Even as the Left Front maintains that the Congress and the Trinamool Congress are working towards a covert understanding at the ground level for the coming civic polls in West Bengal, the apparent break-up in their alliance notwithstanding, the leadership of both parties has cautioned against persisting with the blame game. For, after all, the more crucial battle is the Assembly election next year.

If the Left Front's claim is true, the covert Congress-Trinamool understanding will largely be for the elections in municipalities in districts. In the Kolkata Municipal Corporation — the focal point of the gridlock that resulted in the collapse of the electoral pact between the two parties — the situation is somewhat different.

Here, their nominees are pitted against each other, not to speak of the candidates of the Left parties, in most of the 141 wards that go to the polls on May 30.

The outcome of the elections could well determine the bargaining positions of the Congress and the Trinamool on seat sharing when it comes to putting up a joint fight in the 2011 Assembly polls.

The two parties, partners in the United Progressive Alliance (UPA) government at the Centre and which share in West Bengal the central agenda of ousting the Left Front from power, forged an alliance, in the first place, with an eye on the 2011 polls.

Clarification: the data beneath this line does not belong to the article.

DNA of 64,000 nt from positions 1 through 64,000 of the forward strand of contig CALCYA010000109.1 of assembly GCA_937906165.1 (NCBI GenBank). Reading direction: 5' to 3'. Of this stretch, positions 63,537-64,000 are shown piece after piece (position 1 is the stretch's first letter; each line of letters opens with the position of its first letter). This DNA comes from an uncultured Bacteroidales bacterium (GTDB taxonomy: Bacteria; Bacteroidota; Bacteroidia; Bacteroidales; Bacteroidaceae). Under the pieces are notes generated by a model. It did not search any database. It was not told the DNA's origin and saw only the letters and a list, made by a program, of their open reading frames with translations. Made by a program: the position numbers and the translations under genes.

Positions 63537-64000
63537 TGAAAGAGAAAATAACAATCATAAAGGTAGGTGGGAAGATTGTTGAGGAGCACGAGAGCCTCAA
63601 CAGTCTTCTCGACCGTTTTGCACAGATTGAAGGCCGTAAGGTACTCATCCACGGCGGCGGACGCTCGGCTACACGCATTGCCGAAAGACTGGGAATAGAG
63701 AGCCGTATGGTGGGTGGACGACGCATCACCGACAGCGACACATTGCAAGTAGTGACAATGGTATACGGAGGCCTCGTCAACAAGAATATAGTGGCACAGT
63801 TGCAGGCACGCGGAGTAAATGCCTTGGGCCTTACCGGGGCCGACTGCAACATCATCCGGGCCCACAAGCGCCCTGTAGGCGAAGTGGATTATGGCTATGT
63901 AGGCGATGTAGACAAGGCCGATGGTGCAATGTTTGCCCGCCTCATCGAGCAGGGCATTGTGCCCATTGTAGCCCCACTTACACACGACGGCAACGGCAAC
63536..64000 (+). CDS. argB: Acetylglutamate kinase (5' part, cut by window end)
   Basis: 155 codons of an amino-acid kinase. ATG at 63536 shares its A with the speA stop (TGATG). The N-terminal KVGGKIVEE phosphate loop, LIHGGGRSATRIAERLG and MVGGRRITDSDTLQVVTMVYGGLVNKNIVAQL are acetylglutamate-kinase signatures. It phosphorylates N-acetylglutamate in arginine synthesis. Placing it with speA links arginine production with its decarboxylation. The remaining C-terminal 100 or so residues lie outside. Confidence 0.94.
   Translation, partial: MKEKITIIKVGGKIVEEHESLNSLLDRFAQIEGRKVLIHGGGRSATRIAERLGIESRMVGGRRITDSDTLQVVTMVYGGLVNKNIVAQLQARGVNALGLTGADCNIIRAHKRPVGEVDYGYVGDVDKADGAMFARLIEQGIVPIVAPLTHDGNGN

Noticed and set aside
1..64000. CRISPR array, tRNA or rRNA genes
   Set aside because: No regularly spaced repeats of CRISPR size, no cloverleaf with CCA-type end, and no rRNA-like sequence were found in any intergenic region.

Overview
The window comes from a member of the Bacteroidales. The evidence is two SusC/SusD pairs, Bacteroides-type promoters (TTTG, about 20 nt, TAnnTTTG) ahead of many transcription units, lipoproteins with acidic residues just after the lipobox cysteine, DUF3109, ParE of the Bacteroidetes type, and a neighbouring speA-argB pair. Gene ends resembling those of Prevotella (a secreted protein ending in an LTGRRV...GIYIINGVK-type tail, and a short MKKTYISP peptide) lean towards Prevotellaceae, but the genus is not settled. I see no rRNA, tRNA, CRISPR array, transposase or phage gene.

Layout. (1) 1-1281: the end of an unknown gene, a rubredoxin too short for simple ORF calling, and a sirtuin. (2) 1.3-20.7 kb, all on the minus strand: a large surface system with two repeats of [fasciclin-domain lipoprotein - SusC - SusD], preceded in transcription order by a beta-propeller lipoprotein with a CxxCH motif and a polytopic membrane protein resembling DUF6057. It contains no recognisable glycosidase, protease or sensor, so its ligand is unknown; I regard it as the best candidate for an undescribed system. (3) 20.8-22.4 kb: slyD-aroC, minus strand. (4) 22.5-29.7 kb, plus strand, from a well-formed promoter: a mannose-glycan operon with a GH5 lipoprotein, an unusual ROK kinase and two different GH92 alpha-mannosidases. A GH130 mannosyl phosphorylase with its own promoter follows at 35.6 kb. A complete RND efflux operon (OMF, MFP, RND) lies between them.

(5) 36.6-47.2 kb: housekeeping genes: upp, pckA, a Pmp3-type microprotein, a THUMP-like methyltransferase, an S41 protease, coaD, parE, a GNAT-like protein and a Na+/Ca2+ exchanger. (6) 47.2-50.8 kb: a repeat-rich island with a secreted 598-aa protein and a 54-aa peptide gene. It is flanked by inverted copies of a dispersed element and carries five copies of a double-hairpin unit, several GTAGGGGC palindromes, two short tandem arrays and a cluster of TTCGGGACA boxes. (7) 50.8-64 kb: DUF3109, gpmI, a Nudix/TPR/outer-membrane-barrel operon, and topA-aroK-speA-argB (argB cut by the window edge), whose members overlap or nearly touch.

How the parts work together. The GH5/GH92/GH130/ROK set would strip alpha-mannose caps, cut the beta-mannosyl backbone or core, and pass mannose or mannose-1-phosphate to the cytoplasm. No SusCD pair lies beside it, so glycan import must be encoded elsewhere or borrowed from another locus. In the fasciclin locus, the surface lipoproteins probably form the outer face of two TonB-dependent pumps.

A section of the State Congress leadership, which resented the Trinamool giving the party a raw deal in seat adjustments in the past, particularly in the 2009 Lok Sabha polls, has reason to be disgruntled.

This time round the Congress has not capitulated, at least not on paper.

How the adversarial role it has opted for will affect the party's prospects in the civic polls is one thing; and it is quite another whether there will be any room left for manoeuvrability when the Congress goes in a for a combined anti-Left Front fight with the Trinamool on its side in the Assembly polls. The Congress is on a sticky wicket, to say the least.

Reprehensible though the party might find the obduracy of the Trinamool which, according to it, precipitated the collapse of the electoral alliance, the Congress leadership in the State is only too well aware that the high command would not like to upset the apple cart when it comes to dealing with the partner in the UPA government.

Trinamool chief Mamata Banerjee, who rarely minces words, has expressed her disappointment with the Congress, not just for the alliance for the civic polls falling through. She has not been taken as seriously as she might have liked on various issues — whether it be her opposition to the Centre's decision to carry out anti-Maoist security operations in the State or its refusal to go as far as she would have wanted it to (read President's Rule) on the ground of total breakdown of law and order, an allegation she has made repeatedly.

Yet, the Congress has shown exemplary restraint in the face of the ire Ms. Banerjee directed at it in recent times.

She has reminded the Congress that the government at the Centre is not that of a single party but of an alliance which she will not like to disturb provided her party is given due respect. Is there a veiled threat one perceives somewhere? Or, is it another way of saying she will have it her way if there is to be an anti-Left electoral alliance for the battle royal next year?